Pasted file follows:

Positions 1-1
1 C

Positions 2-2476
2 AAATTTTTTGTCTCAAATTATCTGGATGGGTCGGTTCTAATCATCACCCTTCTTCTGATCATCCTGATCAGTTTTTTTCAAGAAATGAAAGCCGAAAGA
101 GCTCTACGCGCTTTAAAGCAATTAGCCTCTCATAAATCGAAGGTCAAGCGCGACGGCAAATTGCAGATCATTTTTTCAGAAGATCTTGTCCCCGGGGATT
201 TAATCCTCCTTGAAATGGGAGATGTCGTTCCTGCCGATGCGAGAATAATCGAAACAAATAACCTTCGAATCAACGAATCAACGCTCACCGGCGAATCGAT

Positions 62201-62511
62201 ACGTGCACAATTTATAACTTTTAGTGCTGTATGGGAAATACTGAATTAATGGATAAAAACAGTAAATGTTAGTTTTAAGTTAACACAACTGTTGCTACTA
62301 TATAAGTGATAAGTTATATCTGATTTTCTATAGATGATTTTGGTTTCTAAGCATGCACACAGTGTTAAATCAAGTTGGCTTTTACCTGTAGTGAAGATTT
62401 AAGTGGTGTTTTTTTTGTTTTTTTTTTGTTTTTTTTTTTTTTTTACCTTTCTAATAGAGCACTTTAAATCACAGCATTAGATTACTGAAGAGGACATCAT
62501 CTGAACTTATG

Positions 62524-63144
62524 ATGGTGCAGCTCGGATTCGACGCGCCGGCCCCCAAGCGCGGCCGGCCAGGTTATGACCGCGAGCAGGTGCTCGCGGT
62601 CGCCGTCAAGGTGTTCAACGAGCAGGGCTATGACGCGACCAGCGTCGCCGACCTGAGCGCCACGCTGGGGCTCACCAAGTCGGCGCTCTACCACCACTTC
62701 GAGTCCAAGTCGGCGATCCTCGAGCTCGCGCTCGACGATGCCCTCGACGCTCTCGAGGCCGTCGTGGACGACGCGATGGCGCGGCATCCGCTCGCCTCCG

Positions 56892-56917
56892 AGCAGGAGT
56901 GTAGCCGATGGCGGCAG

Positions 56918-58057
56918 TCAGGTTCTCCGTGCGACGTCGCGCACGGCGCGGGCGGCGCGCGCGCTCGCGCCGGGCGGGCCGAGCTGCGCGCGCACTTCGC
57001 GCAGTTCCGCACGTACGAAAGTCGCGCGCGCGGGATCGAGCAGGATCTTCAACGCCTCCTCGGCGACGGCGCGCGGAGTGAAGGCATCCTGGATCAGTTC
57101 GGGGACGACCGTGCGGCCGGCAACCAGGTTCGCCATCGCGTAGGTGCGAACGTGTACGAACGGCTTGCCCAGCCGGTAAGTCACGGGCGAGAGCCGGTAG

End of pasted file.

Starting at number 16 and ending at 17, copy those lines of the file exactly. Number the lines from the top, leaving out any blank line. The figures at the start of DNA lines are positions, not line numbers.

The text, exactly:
Positions 56892-56917
56892 AGCAGGAGT